AERIAL PHOTOGRAPHY DOMINATING DRONE USE IN CANADA
VANCOUVER, BC — If drones are the future, aerial photography and cinematography is currently leading the way. Data released by Shaw Sabey and Associates Ltd. out of Vancouver show that in over half the signed applications received for drone insurance quotes across Canada, commercial users declared photo and filming purposes as the insured business activity.
While most of the quotes provided were to cover commercial drone activity, only 18 per cent were from pilots who were using their UAV for non-commercial, or hobby purposes.
“As an emerging market, drones have only begun to realize their full potential,” says Shaw Sabey Vice President Digital Strategy Jeffrey McCann. “Clearly, drones are being taken advantage of primarily for their capacity to capture visuals otherwise only attainable through highly expensive means, or not at all – pointing out the new opportunities of this technology.”
Currently, there are two barriers to legally flying a drone commercially, according to Transport Canada’s regulations. The first is a minimum of $100,000 worth of liability insurance. The second is a special flight permit issued by the agency.
“Although hobby drone insurance isn’t mandated by government, every day in the news we are seeing examples of the risks of hobby flying, for instance interfering with wildfire fighting and injuries that have occurred by these seemingly innocuous toys,” says McCann.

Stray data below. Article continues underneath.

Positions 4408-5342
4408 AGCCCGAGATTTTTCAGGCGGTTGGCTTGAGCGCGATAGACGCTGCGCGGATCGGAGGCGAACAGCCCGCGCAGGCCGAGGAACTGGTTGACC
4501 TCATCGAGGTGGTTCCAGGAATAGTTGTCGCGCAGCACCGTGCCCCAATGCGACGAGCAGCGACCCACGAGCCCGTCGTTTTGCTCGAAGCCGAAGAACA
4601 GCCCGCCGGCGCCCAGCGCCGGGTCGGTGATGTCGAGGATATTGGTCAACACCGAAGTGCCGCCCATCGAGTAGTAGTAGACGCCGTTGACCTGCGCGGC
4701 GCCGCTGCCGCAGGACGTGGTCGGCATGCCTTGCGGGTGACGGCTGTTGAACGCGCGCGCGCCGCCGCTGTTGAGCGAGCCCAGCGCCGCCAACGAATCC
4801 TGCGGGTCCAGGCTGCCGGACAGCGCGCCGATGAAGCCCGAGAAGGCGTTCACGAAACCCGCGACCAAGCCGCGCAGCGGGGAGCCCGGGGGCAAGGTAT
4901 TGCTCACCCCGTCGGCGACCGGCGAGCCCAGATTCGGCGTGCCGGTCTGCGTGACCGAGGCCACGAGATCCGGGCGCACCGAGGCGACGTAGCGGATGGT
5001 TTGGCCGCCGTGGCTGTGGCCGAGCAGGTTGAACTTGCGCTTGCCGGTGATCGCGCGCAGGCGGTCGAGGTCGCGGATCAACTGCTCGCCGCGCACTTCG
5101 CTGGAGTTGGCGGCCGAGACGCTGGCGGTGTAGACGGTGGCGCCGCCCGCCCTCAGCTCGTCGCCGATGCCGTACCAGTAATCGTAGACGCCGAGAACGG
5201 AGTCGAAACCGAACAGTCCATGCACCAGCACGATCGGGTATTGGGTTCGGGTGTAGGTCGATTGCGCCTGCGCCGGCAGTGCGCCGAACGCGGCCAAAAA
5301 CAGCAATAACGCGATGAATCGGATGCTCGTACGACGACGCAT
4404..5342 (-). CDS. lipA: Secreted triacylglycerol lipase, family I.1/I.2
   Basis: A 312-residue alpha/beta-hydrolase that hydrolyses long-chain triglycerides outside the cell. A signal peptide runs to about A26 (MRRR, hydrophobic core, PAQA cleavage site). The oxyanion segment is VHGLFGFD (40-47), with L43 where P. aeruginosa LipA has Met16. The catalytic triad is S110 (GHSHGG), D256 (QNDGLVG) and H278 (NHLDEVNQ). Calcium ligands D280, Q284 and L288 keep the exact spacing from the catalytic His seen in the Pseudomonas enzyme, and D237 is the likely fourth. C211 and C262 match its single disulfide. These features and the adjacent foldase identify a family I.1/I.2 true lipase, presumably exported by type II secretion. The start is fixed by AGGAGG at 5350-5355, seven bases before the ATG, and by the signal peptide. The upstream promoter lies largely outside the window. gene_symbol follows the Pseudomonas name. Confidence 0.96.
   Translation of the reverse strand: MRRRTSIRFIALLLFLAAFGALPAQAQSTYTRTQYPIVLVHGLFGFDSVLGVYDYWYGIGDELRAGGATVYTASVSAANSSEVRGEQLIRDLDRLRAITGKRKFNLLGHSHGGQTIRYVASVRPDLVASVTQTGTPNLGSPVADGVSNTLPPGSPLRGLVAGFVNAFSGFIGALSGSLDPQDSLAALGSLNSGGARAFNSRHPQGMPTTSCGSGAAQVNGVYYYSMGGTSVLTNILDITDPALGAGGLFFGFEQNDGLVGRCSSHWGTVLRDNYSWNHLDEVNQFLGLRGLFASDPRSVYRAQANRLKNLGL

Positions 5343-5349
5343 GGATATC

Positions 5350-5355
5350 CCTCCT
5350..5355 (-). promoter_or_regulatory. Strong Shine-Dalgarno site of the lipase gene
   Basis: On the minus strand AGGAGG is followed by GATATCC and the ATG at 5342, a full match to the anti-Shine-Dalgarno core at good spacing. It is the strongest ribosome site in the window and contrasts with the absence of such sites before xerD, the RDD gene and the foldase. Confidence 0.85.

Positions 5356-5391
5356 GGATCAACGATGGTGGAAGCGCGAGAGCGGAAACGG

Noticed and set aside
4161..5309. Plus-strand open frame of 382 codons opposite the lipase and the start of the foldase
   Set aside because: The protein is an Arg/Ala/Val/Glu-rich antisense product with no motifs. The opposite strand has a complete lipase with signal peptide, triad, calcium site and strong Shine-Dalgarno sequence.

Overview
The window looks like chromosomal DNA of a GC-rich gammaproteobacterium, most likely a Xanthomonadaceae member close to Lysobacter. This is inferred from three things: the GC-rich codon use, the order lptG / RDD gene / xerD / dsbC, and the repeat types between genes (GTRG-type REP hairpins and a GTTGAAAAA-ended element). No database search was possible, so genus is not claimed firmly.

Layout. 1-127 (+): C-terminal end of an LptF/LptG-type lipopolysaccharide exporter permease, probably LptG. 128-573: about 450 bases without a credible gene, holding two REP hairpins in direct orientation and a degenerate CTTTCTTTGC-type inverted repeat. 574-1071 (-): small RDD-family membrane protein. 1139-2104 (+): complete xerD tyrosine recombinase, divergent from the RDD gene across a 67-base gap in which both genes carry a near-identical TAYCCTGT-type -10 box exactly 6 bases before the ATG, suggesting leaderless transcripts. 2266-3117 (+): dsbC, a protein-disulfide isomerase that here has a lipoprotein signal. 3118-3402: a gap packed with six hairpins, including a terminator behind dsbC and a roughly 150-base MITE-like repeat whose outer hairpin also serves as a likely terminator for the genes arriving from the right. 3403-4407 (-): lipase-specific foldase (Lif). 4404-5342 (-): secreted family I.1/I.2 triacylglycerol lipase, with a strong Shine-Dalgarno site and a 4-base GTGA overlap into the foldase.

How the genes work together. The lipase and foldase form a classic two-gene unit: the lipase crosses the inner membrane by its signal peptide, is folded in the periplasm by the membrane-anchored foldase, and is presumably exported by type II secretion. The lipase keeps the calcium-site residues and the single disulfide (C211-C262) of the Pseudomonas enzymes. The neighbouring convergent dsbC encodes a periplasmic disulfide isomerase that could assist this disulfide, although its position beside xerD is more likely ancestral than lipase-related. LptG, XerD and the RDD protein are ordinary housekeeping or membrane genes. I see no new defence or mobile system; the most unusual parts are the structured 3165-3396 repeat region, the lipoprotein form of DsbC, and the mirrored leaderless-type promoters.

Transport Canada’s know before you fly informational campaign is becoming increasingly important, as it encourages drone users to educate themselves before they fly.
This data was made easily accessible because of Shaw Sabey’s digital insurance team, which collects applications for coverage through a secure online process, and has taken a role in supporting education in the drone community.
There’s a large misconception that a homeowner’s or commercial general liability policy will extend to flying your drone. “Aviation is a standard exclusion in most homeowner’s and business policies, and there is going to be a continual learning curve as this market evolves for both the insurance industry and drone pilots,” says McCann.